Ideas do seem to come more often when I’m doing the dishes, taking a shower, folding laundry, and the like. My best thinking time is in the car, especially on long roadtrips. My phone is always by my side, ready to have notes put in the little notebook section thingie (by voice when driving, of course).


You don’t have to start at the beginning. And you don’t have to spend a lot of time perfecting the beginning because it’ll change once the rest of the book makes itself known.


Speaking of the book making itself known, it might sound a little wacky, but I’m often surprised in and by the writing process. I know many authors create meticulous outlines. I’m not one of them. I sometimes put together an outline late in the game, to track the movement and make sure it flows, but that’s about it.

One time I talked about this being-surprised thing in a screenwriting class. The professor said, “You mean to say that you say to yourself, ‘I can’t believe I just wrote that?'” Everyone laughed, including me.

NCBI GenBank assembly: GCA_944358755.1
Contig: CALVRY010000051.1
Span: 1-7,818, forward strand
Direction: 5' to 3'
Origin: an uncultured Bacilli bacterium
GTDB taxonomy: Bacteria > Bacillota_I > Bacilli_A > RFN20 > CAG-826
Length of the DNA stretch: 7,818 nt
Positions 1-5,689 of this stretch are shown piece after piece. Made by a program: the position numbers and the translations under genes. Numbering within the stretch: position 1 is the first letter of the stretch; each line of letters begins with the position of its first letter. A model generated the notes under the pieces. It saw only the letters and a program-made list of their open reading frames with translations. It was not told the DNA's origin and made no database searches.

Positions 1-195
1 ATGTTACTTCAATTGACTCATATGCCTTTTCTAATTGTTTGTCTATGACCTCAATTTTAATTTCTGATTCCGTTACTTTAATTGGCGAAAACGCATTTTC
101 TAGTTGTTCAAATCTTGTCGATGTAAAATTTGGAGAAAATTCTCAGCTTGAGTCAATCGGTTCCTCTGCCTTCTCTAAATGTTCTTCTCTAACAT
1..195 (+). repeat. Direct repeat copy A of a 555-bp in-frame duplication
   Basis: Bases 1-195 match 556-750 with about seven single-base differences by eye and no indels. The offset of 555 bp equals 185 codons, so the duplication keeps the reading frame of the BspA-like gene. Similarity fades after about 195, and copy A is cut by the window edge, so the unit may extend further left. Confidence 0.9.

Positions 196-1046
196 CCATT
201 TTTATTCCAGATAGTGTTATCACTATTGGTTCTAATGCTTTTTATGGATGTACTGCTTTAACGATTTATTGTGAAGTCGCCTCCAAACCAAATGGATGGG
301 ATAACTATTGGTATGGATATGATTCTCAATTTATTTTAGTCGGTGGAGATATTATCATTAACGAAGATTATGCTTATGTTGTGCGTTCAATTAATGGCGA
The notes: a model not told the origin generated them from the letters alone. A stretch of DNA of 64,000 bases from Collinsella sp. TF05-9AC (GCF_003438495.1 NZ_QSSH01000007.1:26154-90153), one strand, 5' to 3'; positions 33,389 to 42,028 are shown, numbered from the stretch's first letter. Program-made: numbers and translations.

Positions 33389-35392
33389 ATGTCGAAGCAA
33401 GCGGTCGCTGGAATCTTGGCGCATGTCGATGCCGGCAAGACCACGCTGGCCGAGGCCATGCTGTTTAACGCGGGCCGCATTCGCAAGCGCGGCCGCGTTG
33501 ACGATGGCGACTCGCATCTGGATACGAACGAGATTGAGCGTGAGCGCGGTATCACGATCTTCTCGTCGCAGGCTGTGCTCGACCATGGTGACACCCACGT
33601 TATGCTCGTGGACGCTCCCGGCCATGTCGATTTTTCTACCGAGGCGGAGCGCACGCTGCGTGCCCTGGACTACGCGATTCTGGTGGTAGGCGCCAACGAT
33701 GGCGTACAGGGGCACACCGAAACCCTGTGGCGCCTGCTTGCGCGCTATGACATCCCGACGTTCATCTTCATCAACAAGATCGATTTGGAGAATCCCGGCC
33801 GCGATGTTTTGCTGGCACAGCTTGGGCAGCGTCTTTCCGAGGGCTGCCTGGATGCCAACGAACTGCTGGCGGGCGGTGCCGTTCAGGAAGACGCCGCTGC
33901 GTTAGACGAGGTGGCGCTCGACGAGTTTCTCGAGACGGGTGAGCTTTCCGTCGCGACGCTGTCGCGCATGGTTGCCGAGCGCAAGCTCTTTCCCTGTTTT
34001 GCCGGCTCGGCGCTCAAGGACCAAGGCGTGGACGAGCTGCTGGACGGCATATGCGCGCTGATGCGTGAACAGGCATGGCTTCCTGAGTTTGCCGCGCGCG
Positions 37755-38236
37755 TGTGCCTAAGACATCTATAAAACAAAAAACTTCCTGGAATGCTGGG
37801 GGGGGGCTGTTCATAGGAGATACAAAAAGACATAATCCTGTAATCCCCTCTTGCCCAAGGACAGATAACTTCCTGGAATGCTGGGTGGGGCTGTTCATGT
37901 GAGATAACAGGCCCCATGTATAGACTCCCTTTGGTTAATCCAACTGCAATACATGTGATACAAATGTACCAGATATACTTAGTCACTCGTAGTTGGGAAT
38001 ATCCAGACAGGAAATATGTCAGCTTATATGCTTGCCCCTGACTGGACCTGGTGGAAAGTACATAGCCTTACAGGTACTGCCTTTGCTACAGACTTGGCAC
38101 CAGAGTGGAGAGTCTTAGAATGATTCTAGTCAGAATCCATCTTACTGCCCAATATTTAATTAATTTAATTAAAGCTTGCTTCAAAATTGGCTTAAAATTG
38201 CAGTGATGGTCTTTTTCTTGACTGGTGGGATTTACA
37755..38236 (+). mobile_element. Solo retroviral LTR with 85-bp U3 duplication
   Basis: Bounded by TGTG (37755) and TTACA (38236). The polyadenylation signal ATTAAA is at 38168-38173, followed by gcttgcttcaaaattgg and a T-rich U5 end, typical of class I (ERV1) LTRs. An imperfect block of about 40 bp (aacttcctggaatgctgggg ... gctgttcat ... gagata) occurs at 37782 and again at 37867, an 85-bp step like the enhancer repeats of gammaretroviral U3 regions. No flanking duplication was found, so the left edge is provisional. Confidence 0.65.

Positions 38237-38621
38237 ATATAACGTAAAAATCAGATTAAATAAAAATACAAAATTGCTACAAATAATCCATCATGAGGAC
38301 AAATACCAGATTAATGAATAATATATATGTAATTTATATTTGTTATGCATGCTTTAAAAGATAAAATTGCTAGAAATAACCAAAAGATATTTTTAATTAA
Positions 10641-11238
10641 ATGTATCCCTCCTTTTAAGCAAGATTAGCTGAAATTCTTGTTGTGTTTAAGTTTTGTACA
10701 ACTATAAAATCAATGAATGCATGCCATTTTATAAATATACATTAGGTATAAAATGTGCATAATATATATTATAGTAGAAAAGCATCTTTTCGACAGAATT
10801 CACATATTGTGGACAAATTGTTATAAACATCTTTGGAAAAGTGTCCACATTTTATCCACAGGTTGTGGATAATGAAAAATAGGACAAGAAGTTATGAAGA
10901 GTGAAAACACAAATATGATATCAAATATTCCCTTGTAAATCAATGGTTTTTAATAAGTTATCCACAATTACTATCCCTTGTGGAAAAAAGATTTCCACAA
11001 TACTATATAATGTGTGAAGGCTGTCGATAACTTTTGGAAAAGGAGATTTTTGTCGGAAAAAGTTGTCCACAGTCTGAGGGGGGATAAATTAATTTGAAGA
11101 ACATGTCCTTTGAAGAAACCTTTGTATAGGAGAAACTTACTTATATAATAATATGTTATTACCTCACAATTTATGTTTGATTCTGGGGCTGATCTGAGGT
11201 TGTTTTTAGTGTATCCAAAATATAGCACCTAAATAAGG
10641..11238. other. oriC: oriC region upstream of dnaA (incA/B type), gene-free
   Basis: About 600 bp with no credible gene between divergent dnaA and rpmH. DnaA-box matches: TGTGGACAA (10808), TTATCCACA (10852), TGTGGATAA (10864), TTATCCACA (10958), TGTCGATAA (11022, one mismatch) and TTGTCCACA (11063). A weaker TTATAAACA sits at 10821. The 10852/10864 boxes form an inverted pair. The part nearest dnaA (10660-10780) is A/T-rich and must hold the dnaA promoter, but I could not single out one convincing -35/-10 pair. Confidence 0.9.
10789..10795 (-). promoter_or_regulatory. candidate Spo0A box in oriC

But, well, yes. I do mean that. My characters take on lives of their own. They often talk to me in the shower or in the car-it can get a little crowded in both places at times. The story suddenly goes in a direction far different than I ever imagined. That’s where the magic happens.


“If I knew, I certainly wouldn’t tell you!” was Stephen King’s fascinating and less-than-gracious answer to an interviewer who asked him this question. I thought he was being unreasonably snippy until I realized that he actually was providing the answer: he doesn’t know. Writers and artists often don’t know where their ideas come from.

My answer when someone asks me this question? “They just come.” My ideas seem to arrive on their own timing and of their own accord from the ethers. I finished Life in the Hollywood Lane a couple months ago and didn’t have any firm ideas of what my next book will be about. Now I have several that just showed up in the vacuum created by finishing the previous book.